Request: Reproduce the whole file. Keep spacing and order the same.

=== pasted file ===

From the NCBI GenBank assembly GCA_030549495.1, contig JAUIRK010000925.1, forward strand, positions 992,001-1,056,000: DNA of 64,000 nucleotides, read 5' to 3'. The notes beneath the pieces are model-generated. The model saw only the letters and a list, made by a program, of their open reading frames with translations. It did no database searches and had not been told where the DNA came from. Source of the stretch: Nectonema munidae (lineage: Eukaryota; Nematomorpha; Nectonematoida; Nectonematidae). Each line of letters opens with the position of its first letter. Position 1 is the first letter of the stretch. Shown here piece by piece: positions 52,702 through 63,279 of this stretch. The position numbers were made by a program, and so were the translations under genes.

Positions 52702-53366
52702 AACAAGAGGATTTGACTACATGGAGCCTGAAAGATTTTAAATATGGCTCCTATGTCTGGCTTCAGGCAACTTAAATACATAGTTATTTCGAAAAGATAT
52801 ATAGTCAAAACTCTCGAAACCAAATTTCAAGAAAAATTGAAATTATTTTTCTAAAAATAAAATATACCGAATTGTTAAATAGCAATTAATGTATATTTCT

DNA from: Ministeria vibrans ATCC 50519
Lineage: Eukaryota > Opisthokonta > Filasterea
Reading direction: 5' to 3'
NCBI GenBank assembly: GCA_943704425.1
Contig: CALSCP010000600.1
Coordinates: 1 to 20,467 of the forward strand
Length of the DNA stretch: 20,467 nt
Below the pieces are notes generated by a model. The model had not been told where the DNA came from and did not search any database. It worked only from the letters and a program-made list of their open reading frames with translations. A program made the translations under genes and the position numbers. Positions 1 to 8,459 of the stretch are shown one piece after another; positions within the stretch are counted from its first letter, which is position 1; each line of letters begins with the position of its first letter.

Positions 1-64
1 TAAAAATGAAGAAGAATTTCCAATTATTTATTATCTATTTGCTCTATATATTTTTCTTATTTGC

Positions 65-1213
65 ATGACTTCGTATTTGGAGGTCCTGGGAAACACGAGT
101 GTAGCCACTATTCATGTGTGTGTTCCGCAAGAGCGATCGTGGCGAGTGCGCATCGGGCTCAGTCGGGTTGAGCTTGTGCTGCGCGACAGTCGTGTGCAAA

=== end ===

From the NCBI GenBank assembly GCA_030549495.1, contig JAUIRK010000925.1, forward strand, positions 992,001-1,056,000: DNA of 64,000 nucleotides, read 5' to 3'. The notes beneath the pieces are model-generated. The model saw only the letters and a list, made by a program, of their open reading frames with translations. It did no database searches and had not been told where the DNA came from. Source of the stretch: Nectonema munidae (lineage: Eukaryota; Nematomorpha; Nectonematoida; Nectonematidae). Each line of letters opens with the position of its first letter. Position 1 is the first letter of the stretch. Shown here piece by piece: positions 52,702 through 63,279 of this stretch. The position numbers were made by a program, and so were the translations under genes.

Positions 52702-53366
52702 AACAAGAGGATTTGACTACATGGAGCCTGAAAGATTTTAAATATGGCTCCTATGTCTGGCTTCAGGCAACTTAAATACATAGTTATTTCGAAAAGATAT
52801 ATAGTCAAAACTCTCGAAACCAAATTTCAAGAAAAATTGAAATTATTTTTCTAAAAATAAAATATACCGAATTGTTAAATAGCAATTAATGTATATTTCT

DNA from: Ministeria vibrans ATCC 50519
Lineage: Eukaryota > Opisthokonta > Filasterea
Reading direction: 5' to 3'
NCBI GenBank assembly: GCA_943704425.1
Contig: CALSCP010000600.1
Coordinates: 1 to 20,467 of the forward strand
Length of the DNA stretch: 20,467 nt
Below the pieces are notes generated by a model. The model had not been told where the DNA came from and did not search any database. It worked only from the letters and a program-made list of their open reading frames with translations. A program made the translations under genes and the position numbers. Positions 1 to 8,459 of the stretch are shown one piece after another; positions within the stretch are counted from its first letter, which is position 1; each line of letters begins with the position of its first letter.

Positions 1-64
1 TAAAAATGAAGAAGAATTTCCAATTATTTATTATCTATTTGCTCTATATATTTTTCTTATTTGC

Positions 65-1213
65 ATGACTTCGTATTTGGAGGTCCTGGGAAACACGAGT
101 GTAGCCACTATTCATGTGTGTGTTCCGCAAGAGCGATCGTGGCGAGTGCGCATCGGGCTCAGTCGGGTTGAGCTTGTGCTGCGCGACAGTCGTGTGCAAA